Black and Bangladeshi families are also much more likely to be living in social housing (42% of Bangladeshis and 45-48% of Black families vs just 16% of White families), while 15% of Black and Pakistani families live in overcrowded households. A whopping 30% of Bangladeshi families live in overcrowded household – only 2% of White British households do so.

The “high achievers gap” noted earlier does not just have implications for educational attainment, either; it carries over to the workplace. 76% of white working age adults are employed, compared to 67% of Black and a mere 54% of Pakistani/Bangladeshi working age adults. Of those employed, white workers are much more likely to be employed in better paying jobs – 11% of white workers are in “Skilled” roles, compared to 6% of Pakistani/Bangladeshi workers and 5% of Black workers. 11% of White workers are employed as “Managers, Directors & other Senior Officials” (MDSO), compared to 9% of Pakistanis/Bangladeshis (not a bad figure, but potentially inflated by the low employment rates in this group as a whole) and again only 5% of Black workers. Take a look again at the numbers in bold – 5%, 6% and 11%.

If those numbers look familiar, it’s because they’re the exact same as the proportions of those groups achieving AAA or higher in their A-Levels. High achieving Black, Pakistani and Bangladeshi students, it seems, are able to penetrate the upper echelons of the workforce just as easily as their White counterparts –  the problem is that they cannot achieve at a high level nearly as frequently.

On the other side of the employment spectrum, the figures are equally demoralising. Pakistani and Bangladeshi workers are much more likely to work in one of the three lowest skilled occupations – “Process, plant & machine operatives” (PPM), “Elementary” and “Sales & consumer service” (SC), with 41% of workers employed in one of these occupations. 31% of Black workers and just 23% of White workers were similarly employed. Black workers were also much more likely than any other ethnicity to work in “Caring, leisure and other services” (CL), with 17% of workers employed in this capacity. Such a disparity in skilled vs unskilled employment inevitably correlates to disparities in remuneration – the average hourly pay for a White worker is £13.75, compared to £11.90 for a Black worker and £11.71 for a Pakistani or Bangladeshi worker.

These employment figures are especially worrying given a slightly more recent report released by the government, detailing low pay and progression the UK’s labour market. Workers in SC, CL, PPM and Elementary positions were far more likely to report being “stuck” in low pay or “cycling” between higher pay and low pay. For example, 56% of Elementary workers report being either stuck or cycling, compared to 4% employed as MDSO and 5% of Skilled workers.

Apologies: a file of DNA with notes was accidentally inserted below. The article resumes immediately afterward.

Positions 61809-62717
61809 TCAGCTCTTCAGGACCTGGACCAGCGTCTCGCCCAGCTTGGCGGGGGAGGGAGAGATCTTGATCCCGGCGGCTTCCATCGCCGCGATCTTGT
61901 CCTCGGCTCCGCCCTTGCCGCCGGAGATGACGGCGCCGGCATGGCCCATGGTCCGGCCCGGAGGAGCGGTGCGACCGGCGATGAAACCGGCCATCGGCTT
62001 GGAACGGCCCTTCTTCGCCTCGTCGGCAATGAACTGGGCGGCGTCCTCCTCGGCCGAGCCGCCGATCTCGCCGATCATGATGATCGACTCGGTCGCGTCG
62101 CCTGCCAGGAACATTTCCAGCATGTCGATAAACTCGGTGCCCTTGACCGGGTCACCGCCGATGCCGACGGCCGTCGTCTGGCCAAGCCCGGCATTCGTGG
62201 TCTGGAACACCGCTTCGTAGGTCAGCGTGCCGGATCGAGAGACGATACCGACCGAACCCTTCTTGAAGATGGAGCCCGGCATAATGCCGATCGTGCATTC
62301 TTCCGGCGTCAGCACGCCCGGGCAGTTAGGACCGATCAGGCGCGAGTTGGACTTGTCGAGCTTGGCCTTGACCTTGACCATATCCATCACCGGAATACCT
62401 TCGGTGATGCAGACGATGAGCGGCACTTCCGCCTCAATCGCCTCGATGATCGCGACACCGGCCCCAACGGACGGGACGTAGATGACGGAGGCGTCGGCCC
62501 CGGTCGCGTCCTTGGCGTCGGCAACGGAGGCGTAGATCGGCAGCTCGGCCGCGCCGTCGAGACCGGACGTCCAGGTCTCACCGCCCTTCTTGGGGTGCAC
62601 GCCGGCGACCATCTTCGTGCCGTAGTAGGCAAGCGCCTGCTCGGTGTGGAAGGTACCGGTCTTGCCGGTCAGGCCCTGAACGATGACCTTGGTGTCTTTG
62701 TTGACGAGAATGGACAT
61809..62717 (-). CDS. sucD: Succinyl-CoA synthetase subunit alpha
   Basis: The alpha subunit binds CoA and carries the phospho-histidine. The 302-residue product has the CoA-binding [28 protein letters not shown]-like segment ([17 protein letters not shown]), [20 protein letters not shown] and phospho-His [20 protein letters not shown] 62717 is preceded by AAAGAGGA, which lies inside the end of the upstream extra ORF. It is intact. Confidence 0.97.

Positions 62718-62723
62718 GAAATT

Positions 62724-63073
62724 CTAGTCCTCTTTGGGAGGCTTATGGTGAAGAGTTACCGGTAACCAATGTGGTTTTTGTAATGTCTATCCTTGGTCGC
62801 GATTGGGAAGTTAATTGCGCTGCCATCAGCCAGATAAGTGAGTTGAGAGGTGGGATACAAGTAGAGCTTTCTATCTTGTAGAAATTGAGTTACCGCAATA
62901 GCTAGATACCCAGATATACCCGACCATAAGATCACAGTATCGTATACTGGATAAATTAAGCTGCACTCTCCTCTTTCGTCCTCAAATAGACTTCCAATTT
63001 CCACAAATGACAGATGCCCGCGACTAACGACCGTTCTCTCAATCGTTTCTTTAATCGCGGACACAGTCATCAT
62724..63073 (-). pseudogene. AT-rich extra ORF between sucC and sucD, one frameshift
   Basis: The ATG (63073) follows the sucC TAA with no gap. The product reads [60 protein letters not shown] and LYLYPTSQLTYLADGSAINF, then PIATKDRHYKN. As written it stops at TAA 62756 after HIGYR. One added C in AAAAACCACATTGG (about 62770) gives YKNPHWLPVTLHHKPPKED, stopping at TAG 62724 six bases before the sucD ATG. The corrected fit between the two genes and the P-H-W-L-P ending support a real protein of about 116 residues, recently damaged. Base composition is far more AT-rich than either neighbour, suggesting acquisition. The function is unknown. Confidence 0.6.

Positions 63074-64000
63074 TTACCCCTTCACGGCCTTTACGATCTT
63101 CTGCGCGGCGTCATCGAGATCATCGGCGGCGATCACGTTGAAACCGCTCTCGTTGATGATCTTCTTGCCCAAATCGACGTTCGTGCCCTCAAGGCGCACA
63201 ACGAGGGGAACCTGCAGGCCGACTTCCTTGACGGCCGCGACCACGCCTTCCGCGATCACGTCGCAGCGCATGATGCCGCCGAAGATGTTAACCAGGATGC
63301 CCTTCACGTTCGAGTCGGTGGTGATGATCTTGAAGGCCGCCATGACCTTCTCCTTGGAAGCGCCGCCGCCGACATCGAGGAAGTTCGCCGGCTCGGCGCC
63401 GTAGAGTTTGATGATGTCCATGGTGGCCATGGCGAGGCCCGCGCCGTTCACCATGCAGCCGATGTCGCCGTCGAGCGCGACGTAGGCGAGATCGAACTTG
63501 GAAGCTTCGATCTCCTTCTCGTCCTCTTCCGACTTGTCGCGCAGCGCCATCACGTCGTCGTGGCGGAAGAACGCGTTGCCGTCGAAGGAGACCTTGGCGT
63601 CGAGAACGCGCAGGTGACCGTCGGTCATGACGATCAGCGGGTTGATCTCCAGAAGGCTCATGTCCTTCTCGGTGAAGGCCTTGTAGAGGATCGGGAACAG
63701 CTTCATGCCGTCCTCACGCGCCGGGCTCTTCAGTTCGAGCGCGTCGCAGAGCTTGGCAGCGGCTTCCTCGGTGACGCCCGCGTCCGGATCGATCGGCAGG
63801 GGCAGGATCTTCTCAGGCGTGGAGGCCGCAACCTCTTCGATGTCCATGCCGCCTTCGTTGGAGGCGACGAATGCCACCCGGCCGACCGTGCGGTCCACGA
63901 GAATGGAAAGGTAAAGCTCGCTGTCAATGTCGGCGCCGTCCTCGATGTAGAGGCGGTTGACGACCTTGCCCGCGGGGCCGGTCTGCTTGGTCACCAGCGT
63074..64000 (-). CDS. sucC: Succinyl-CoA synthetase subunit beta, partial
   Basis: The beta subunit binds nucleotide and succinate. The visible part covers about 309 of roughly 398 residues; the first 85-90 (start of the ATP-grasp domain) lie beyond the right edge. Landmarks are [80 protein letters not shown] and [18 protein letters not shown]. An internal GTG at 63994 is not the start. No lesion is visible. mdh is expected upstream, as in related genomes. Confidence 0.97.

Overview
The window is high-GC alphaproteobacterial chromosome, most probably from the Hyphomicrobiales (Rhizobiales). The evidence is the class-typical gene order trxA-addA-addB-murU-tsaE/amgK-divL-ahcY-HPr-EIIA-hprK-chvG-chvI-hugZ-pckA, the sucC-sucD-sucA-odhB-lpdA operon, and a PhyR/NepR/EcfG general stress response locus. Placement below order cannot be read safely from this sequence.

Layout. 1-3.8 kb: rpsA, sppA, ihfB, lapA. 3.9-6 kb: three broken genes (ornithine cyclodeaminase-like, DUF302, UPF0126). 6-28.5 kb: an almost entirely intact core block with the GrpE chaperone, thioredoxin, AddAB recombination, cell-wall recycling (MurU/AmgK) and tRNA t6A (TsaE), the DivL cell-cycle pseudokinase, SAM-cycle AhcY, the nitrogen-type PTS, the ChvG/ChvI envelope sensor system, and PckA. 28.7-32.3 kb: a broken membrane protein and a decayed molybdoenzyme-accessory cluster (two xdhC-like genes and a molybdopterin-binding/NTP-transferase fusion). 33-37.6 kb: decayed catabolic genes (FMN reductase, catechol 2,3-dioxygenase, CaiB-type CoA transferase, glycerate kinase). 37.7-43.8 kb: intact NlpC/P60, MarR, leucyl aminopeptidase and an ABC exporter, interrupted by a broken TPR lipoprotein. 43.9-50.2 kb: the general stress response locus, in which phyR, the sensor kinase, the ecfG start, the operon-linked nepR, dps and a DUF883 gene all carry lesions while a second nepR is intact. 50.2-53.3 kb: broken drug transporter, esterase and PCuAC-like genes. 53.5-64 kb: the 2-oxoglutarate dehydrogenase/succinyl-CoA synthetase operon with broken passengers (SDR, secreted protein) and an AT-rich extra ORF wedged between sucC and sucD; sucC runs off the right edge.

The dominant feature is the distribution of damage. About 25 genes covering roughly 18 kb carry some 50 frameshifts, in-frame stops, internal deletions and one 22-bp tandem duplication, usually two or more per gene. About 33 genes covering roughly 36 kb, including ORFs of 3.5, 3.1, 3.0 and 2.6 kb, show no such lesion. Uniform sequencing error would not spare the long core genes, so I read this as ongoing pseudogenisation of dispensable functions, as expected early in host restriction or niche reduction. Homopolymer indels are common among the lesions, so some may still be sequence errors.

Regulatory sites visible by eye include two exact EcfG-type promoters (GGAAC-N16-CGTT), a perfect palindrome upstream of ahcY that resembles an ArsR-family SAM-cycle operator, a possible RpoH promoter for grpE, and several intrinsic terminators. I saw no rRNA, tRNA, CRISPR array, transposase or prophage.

With all the numbers and stats listed above, it’s sometimes easy to lose track of the big picture, that all of these numbers fit together. However, with these numbers we can track these minorities through their lives, and tell a story. They are more likely to be born into low income families, living in overcrowded houses. They keep up during the early stage of their education, but when it gets to A Levels their situation begins to take its toll. They struggle to study in a crowded house, have to care for siblings and perhaps have to take on a part-time job to help cover costs. Private tuition? Not a chance.

They are less likely to hit the top grades as a result, missing out on Russell group universities but, still ambitious, head to university anyway (Black students in particular are heavily over-represented in universities). Missing out on the top universities makes it more difficult to land a top job, however, and they end up in lower paying jobs from which they struggle to escape. There are real consequences to missing out on these top jobs, too: David Lammy MP uncovered data showing that 80% of students accepted at Oxbridge between 2010 and 2015 had parents in top professional and managerial jobs. For those without an upper class job, their children suffer the same fate as they did, and the cycle continues.

So how to break this cycle then? Treating it as a race issue is not just too simplistic, it also ignores the fact that while White students are “less likely” to suffer the fate outlined above, huge numbers of them still do. Treating it solely as a class issue, however, disregards the reality that certain minorities face these issues at a disproportionately high rate. The problem needs to be approached from both perspectives.

Join the LSESU Social Mobility and African-Caribbean Societies in early Lent Term for a discussion on how this can be achieved. Exact dates and speakers are yet to be confirmed, but for more information and regular updates you can find both societies on Facebook.